New Delhi: India’s state oil refiners are reducing crude processing as local fuel demand has tumbled due to lockdowns in much of the country that are aimed at halting the spread of coronavirus, industry and company officials said.
Asia’s third largest economy with 1.4 billion people has reported about 500 cases of the virus but health experts say a big jump could be imminent. The government has halted domestic flights and most train and metro services.
Representational image. Reuters
State fuel retailers and refiners Indian Oil Corp (IOC), Hindustan Petroleum Corp (HPCL) and Bharat Petroleum Corp (BPCL) operate about 90 percent of retail fuel pumps in India.
These companies also buy products from refiners including Reliance Industries, Nayara Energy and Mangalore Refinery and Petrochemicals Ltd (MRPL) to meet local demand.
But declining consumption is forcing state refiners, which together own about 60 percent of India’s 5 million barrel per day (bpd) refining capacity, to reduce the amount of crude they process as storage facilities fill up with unsold products.
Top refiner Indian Oil Corp and its subsidiary Chennai Petroleum has cut refinery runs by an average of 15 percent to 20 percent, sources familiar with the matter said.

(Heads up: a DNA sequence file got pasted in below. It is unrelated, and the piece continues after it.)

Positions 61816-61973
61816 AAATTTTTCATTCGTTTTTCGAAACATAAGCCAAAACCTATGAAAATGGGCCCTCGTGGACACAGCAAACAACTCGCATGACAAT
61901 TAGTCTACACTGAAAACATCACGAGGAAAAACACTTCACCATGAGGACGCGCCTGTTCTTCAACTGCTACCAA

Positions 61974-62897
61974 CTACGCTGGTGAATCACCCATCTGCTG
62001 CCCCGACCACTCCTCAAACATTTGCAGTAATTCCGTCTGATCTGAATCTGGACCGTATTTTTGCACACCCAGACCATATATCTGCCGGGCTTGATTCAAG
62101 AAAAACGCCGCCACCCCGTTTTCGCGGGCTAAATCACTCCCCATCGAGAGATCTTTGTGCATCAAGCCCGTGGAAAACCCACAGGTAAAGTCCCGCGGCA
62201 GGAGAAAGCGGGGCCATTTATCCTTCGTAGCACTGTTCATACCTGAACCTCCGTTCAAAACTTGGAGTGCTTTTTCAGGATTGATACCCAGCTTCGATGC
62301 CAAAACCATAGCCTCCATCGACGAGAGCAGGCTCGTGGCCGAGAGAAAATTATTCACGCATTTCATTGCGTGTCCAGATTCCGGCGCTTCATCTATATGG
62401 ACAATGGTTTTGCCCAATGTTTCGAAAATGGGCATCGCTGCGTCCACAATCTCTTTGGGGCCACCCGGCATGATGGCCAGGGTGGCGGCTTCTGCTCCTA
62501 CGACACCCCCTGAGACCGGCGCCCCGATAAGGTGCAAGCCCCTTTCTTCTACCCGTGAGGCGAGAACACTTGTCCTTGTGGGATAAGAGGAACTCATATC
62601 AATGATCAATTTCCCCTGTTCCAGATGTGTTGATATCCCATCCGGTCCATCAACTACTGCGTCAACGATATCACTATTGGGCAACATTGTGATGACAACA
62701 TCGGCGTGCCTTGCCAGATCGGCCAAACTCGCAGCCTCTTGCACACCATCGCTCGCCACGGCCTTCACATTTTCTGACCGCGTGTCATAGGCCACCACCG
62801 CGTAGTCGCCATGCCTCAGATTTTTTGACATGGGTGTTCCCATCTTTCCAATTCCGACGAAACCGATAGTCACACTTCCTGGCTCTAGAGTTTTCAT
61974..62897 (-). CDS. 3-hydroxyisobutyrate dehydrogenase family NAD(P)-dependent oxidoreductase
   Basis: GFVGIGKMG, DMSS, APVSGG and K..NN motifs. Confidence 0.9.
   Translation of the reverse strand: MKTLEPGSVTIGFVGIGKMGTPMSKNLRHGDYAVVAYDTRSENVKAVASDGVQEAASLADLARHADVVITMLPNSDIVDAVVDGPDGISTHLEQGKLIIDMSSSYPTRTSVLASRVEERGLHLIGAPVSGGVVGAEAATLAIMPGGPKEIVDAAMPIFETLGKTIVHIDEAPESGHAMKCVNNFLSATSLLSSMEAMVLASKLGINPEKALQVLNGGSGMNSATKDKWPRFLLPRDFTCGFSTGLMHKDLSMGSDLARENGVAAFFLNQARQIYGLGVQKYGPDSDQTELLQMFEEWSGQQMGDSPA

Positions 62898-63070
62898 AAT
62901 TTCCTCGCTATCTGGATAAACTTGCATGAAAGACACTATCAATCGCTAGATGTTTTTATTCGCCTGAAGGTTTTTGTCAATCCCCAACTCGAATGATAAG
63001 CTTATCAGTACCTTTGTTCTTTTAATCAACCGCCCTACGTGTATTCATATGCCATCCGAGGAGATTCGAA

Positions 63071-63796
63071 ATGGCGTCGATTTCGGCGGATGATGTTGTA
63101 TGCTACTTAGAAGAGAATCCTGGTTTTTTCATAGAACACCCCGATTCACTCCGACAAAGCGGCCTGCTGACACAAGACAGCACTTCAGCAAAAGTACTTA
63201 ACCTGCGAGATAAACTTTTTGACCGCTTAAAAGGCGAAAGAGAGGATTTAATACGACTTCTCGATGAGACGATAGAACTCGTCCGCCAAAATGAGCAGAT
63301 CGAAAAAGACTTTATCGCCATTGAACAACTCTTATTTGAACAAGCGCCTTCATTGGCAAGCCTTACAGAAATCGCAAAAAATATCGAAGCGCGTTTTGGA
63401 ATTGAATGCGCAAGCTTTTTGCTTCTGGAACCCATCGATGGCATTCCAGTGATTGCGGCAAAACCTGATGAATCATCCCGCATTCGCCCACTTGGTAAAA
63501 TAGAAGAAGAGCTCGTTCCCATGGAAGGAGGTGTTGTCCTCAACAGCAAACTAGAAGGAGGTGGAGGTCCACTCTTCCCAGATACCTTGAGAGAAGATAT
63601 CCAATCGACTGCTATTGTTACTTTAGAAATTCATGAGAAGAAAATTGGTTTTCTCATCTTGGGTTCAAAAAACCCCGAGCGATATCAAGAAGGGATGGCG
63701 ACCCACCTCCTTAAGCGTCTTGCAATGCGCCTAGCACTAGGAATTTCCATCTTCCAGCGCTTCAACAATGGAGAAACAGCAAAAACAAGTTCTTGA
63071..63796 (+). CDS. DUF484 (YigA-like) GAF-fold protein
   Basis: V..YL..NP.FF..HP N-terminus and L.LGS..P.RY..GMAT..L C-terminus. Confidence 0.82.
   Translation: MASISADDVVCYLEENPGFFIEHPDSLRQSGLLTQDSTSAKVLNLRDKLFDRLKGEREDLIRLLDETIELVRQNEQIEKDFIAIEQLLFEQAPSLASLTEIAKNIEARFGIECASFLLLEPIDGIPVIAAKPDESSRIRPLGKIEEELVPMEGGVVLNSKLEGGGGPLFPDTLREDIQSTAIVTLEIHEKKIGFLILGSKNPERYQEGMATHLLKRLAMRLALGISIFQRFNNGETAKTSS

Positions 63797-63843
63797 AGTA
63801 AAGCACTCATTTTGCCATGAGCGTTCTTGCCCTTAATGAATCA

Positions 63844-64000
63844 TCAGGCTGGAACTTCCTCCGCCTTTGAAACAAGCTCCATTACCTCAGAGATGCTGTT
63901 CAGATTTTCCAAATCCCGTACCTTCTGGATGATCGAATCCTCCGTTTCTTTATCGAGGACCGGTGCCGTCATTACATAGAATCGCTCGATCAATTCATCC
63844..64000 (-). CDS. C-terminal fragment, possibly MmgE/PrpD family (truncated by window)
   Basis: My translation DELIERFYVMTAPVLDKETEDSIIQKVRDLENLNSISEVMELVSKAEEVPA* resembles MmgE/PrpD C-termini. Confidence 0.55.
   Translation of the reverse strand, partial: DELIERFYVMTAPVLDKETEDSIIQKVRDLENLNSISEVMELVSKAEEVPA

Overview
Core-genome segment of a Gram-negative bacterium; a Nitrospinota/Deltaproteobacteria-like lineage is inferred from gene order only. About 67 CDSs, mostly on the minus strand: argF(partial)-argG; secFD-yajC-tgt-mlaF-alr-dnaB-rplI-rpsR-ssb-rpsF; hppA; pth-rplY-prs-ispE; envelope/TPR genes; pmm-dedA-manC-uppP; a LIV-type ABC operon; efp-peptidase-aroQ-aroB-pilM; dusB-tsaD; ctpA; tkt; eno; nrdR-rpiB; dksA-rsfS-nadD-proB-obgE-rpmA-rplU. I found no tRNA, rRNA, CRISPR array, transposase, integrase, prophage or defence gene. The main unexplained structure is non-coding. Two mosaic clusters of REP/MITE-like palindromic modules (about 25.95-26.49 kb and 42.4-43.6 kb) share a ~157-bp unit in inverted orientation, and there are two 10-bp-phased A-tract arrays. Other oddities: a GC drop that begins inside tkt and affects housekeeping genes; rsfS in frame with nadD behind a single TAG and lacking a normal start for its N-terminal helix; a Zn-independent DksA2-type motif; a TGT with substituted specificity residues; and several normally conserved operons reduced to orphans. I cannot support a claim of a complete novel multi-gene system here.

“About 65 percent of the crude is used to produce jet fuel, petrol and diesel …demand for these products is very low,” one said.
Another source said: “IOC’s has storage capacity but that is used for operational requirement and not for demand management.”
The sources asked not to be identified as they were not authorised to speak to media. IOC did not respond to a Reuters email seeking immediate comment.
India’s second biggest state-refiner BPCL cut crude processing by “significant” amount next week if consumption continued to fall, BPCL’s head of refineries R Ramachandran told Reuters, adding diesel and petrol consumption tumbled in recent days.
“If the lockdown continues we are staring at double-digit decline in jet fuel, petrol and diesel demand in March, which will necessitate cut in our refinery throughput,” he said.
Fuel sales in first two weeks of March fell 10 percent year on year.
“This is an extraordinary situation it has not been seen earlier,” said MK Surana, chairman of HPCL, which will cut crude processing by 10 percent to 20 percent at its Mumbai refinery as it faces a problem storing bitumen.
Unlike petrol and diesel that can be supplied across the country by pipeline, refiners rely on trucks to transport bitumen, which is used to build road.
Surana said HPCL’s Vizag refinery was still running at full capacity but said this was only like to last a few more days.
MRPL, which is based in southern India and sells products to state fuel retailers and usually exports its surplus, said it was dealing with an “unprecedented” fall in demand from state fuel retailers.
“Even the international market is not favourable for export specially jet fuel,” said MRPL managing director M Venkatesh.
“MRPL will have to take a significant cut in crude processing. Slowdown in refining processing could begin in early April.”
Updated Date: Mar 24, 2020 19:49:40 IST